(401c) Effect of Complex Surface Chemistry on the Electrophoretic Mobility of Colloidal Particles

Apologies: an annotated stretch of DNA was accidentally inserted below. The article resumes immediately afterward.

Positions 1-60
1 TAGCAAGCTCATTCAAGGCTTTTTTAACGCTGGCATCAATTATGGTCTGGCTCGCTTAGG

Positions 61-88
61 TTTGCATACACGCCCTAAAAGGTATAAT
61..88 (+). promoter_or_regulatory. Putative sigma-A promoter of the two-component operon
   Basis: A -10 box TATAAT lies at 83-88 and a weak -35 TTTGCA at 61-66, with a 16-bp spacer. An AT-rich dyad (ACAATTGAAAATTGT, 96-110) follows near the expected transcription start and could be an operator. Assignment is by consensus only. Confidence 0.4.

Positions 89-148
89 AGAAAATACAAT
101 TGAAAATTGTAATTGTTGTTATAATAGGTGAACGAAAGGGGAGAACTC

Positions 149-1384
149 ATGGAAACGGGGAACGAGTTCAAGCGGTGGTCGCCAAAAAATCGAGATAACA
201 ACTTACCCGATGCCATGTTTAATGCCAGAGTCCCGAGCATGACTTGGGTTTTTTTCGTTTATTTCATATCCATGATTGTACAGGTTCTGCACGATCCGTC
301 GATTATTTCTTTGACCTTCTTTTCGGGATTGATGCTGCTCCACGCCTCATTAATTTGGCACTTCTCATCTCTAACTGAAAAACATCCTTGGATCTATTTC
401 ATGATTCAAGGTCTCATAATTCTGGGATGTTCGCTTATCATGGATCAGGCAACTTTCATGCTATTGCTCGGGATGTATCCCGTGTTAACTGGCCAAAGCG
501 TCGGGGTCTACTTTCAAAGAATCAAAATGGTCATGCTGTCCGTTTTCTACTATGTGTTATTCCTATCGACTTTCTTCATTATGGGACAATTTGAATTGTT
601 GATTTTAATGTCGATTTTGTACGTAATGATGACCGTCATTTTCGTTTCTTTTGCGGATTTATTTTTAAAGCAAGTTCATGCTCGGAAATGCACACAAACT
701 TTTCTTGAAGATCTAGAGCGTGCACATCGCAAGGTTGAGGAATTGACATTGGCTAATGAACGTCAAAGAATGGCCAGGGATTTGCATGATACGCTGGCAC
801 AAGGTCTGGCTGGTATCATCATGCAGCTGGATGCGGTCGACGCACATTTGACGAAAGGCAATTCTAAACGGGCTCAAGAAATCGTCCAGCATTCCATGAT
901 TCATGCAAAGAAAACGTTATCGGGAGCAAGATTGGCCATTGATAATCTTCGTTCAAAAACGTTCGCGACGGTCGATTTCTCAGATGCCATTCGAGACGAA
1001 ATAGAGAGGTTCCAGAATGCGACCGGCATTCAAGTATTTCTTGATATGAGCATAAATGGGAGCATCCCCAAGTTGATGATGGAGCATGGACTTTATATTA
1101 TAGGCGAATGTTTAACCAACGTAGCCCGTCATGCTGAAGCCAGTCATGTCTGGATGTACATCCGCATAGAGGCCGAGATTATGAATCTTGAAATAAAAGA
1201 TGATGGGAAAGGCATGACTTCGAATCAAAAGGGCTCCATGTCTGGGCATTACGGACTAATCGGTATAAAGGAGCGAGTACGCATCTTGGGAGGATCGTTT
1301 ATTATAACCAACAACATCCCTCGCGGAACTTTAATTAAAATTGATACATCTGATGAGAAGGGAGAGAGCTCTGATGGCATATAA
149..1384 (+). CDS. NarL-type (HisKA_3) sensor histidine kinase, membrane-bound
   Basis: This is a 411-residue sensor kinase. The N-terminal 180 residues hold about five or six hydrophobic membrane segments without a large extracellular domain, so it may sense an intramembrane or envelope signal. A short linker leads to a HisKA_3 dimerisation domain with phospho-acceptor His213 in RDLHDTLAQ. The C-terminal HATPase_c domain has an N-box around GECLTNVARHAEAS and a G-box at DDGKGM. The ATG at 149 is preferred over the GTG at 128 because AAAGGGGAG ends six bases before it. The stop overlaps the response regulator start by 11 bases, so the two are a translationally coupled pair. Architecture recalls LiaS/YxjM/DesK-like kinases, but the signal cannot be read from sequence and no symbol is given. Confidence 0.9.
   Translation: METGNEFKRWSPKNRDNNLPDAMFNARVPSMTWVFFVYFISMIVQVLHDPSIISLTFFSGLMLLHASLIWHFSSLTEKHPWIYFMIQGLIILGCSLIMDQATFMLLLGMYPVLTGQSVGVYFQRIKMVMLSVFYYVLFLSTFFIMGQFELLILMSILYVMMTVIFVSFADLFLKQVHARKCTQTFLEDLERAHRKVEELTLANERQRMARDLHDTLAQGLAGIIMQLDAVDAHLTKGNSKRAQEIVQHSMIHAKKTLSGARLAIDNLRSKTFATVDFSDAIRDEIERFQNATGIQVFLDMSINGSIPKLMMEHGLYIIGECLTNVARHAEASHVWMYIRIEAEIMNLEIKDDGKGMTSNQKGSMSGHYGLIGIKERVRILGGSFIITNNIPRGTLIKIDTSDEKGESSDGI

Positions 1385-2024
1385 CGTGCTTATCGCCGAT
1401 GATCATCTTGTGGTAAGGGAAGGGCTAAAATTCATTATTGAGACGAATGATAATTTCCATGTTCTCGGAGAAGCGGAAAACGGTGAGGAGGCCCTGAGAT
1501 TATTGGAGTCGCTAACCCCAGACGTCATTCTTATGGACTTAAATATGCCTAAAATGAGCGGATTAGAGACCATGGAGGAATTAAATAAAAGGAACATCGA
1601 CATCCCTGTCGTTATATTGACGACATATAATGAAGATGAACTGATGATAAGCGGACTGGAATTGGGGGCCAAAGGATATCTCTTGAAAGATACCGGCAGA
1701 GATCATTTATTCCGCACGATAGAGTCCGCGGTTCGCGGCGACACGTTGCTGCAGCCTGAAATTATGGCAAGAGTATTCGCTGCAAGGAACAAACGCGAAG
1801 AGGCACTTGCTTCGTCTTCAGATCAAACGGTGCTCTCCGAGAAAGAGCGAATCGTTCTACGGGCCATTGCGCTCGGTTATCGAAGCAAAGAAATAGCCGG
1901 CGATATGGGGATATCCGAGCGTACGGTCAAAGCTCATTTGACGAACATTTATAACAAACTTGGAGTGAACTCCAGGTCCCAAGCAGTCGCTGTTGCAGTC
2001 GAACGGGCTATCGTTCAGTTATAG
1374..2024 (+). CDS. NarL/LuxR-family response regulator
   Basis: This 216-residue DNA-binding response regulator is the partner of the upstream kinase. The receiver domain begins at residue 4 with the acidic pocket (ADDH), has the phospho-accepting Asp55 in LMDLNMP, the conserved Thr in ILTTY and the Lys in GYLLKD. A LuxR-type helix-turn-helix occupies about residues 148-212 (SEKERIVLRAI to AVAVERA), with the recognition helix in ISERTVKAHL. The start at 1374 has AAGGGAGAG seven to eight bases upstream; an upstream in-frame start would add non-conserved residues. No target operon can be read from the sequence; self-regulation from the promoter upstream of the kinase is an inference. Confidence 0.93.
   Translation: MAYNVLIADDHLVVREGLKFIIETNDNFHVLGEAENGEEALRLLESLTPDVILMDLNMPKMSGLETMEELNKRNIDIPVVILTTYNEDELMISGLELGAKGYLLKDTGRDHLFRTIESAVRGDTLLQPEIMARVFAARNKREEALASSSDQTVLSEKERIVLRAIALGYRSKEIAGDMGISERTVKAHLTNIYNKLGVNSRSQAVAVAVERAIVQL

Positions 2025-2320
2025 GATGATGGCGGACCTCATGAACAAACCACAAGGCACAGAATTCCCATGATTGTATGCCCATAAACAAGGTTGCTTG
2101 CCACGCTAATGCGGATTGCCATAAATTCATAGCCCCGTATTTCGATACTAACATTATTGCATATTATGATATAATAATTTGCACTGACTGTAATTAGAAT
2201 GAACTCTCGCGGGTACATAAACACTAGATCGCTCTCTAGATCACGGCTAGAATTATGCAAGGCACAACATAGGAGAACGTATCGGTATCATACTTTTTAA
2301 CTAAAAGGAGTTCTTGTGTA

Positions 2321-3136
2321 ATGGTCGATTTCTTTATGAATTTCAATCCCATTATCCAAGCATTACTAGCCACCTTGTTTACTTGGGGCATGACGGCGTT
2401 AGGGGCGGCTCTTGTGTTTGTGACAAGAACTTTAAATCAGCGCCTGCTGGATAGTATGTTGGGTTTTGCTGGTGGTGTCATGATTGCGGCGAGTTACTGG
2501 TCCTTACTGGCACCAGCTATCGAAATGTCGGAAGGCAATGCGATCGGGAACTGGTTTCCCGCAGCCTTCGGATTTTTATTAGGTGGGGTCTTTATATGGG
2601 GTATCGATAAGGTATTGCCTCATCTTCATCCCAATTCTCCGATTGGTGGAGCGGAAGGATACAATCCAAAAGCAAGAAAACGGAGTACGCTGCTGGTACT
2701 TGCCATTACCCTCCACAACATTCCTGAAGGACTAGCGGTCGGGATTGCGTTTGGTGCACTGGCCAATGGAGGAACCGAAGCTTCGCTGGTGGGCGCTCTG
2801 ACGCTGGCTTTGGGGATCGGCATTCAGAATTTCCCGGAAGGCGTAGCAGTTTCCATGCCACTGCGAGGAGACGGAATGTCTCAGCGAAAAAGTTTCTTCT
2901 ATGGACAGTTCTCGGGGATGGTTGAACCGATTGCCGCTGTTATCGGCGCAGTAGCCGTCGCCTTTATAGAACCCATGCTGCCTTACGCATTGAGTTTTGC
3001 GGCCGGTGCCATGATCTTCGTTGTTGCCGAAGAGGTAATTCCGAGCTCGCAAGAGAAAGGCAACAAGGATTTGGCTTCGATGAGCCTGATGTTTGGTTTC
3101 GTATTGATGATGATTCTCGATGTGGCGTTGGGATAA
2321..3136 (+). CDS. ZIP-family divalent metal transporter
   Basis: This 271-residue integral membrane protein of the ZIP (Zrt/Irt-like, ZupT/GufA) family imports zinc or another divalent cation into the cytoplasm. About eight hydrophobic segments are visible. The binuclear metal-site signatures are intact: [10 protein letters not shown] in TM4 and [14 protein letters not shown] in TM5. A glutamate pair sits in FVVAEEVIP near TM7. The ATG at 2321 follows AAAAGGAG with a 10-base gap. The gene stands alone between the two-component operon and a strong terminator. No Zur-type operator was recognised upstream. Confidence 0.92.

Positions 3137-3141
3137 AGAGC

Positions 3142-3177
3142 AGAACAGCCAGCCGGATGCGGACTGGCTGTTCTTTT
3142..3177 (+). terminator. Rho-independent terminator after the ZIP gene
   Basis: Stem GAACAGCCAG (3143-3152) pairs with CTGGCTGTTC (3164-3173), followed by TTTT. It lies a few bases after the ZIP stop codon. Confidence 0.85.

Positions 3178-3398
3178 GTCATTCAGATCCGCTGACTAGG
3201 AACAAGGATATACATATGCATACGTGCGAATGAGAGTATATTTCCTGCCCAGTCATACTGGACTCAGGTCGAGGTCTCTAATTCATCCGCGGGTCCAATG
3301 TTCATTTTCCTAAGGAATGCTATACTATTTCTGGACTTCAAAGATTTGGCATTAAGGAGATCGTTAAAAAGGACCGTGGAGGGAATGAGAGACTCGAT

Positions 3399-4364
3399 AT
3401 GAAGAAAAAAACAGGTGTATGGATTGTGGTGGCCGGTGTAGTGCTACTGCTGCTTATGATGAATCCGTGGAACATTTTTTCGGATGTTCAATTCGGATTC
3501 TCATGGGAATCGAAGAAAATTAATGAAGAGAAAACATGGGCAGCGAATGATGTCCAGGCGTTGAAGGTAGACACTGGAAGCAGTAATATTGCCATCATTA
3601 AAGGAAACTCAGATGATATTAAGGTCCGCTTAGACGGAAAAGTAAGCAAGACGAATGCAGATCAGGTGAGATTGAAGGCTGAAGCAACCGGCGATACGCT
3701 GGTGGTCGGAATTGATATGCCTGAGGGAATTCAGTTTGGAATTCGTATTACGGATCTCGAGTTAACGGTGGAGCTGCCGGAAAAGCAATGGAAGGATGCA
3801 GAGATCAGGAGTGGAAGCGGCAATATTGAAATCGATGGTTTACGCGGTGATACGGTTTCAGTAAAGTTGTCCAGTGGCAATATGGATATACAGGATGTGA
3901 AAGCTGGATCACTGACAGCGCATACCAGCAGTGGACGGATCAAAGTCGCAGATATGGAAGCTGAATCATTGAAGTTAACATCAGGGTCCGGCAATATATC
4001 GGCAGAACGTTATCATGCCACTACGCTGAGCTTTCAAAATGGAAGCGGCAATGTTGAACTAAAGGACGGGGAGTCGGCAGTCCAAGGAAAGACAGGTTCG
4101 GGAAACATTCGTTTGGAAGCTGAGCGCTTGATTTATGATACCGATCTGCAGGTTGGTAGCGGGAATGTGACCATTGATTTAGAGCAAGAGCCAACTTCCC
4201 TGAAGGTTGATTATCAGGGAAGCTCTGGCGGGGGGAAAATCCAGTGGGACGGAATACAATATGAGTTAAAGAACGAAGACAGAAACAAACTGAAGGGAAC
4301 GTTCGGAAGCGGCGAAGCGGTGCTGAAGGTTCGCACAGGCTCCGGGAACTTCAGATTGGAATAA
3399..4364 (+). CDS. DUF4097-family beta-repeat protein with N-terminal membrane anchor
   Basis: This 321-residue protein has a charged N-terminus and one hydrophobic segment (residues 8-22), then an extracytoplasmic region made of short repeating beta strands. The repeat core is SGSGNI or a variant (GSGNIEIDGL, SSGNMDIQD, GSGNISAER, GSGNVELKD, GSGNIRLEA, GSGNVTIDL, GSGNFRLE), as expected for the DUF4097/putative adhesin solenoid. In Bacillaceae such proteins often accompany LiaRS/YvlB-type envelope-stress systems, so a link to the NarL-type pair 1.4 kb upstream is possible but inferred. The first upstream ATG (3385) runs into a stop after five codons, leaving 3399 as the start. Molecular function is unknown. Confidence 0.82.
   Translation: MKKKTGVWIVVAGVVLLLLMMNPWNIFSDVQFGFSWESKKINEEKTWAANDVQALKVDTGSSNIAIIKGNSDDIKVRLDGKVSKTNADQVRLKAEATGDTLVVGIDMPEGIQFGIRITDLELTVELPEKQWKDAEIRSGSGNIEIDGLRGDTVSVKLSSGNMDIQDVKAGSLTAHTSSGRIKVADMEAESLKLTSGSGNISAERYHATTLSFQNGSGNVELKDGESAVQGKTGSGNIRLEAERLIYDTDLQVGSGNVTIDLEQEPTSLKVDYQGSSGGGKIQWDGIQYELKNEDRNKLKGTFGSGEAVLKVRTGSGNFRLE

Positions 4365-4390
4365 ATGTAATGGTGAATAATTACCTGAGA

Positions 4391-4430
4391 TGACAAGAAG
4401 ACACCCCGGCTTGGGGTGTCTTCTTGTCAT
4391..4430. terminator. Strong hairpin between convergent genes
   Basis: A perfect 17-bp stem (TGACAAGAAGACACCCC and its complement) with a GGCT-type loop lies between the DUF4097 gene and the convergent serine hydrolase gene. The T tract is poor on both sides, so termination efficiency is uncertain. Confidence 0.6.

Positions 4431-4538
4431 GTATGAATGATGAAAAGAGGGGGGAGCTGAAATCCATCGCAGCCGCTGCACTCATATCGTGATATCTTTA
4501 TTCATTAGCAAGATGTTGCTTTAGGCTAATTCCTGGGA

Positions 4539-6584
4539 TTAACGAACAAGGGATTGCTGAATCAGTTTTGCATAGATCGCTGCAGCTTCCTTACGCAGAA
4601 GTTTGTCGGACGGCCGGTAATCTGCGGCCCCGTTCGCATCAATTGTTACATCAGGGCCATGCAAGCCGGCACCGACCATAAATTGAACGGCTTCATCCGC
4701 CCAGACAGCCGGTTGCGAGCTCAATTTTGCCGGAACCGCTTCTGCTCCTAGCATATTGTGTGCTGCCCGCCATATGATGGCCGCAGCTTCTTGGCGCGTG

Colloidal stability of charged nanoparticles dispersions is a crucial property for almost all their applications, both when long shelf life is sought, and when coagulation has to be indiced before further processing. DLVO theory has been widely used to quantitatively determine colloidal stability of nanoparticles, and good results have been obtained provided that the surface properties of the nanoparticles are sufficiently well characterized. Recently, a generalized model for the colloidal stability of the nanoparticles has been proposed in the literature, which accounts for a variety of complex phenomena that occur at the surface of a charged nanoparticle, such as counterion binding, complex charge regulation models and surfactant adsorption equilibrium. One its major drawbacks is the large number of parameters required to describe all the equilibria at the particle surfaces. In this work, we present a new method to determine many of these parameters. First, a mathematical model for electrophoretic mobility of a nanoparticles has been developed by extending O'Brien and White approach to accommodate the complex surface chemistry, such as the charge regulation, the counterion binding, the surfactant adsorption etc.. The predictions of this model are compared to those of the more traditional approach assuming constant surface potential. Subsequently, electrophoretic mobility of colloidal nanoparticles have been measured through phase analysis light scattering as a function of pH and of electrolytes concentration, for different electrolytes containing the ions involved in the surface equilibria. By fitting all of the titration curves with the model, the different parameters of the model can be accurately estimated.